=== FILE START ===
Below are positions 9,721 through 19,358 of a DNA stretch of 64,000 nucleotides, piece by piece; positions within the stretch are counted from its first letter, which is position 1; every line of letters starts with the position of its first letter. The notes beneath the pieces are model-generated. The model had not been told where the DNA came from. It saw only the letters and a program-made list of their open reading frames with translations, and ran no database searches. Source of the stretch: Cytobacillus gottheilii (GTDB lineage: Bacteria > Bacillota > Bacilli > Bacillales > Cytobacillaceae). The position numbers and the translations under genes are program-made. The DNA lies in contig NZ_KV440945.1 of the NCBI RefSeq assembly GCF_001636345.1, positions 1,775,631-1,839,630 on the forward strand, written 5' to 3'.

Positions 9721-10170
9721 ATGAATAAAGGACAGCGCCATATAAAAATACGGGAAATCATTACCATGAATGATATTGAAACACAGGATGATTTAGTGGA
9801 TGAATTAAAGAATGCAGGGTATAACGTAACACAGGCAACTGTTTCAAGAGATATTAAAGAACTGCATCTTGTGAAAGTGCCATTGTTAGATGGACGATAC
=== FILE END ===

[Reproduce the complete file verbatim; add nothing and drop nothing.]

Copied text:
Below are positions 9,721 through 19,358 of a DNA stretch of 64,000 nucleotides, piece by piece; positions within the stretch are counted from its first letter, which is position 1; every line of letters starts with the position of its first letter. The notes beneath the pieces are model-generated. The model had not been told where the DNA came from. It saw only the letters and a program-made list of their open reading frames with translations, and ran no database searches. Source of the stretch: Cytobacillus gottheilii (GTDB lineage: Bacteria > Bacillota > Bacilli > Bacillales > Cytobacillaceae). The position numbers and the translations under genes are program-made. The DNA lies in contig NZ_KV440945.1 of the NCBI RefSeq assembly GCF_001636345.1, positions 1,775,631-1,839,630 on the forward strand, written 5' to 3'.

Positions 9721-10170
9721 ATGAATAAAGGACAGCGCCATATAAAAATACGGGAAATCATTACCATGAATGATATTGAAACACAGGATGATTTAGTGGA
9801 TGAATTAAAGAATGCAGGGTATAACGTAACACAGGCAACTGTTTCAAGAGATATTAAAGAACTGCATCTTGTGAAAGTGCCATTGTTAGATGGACGATAC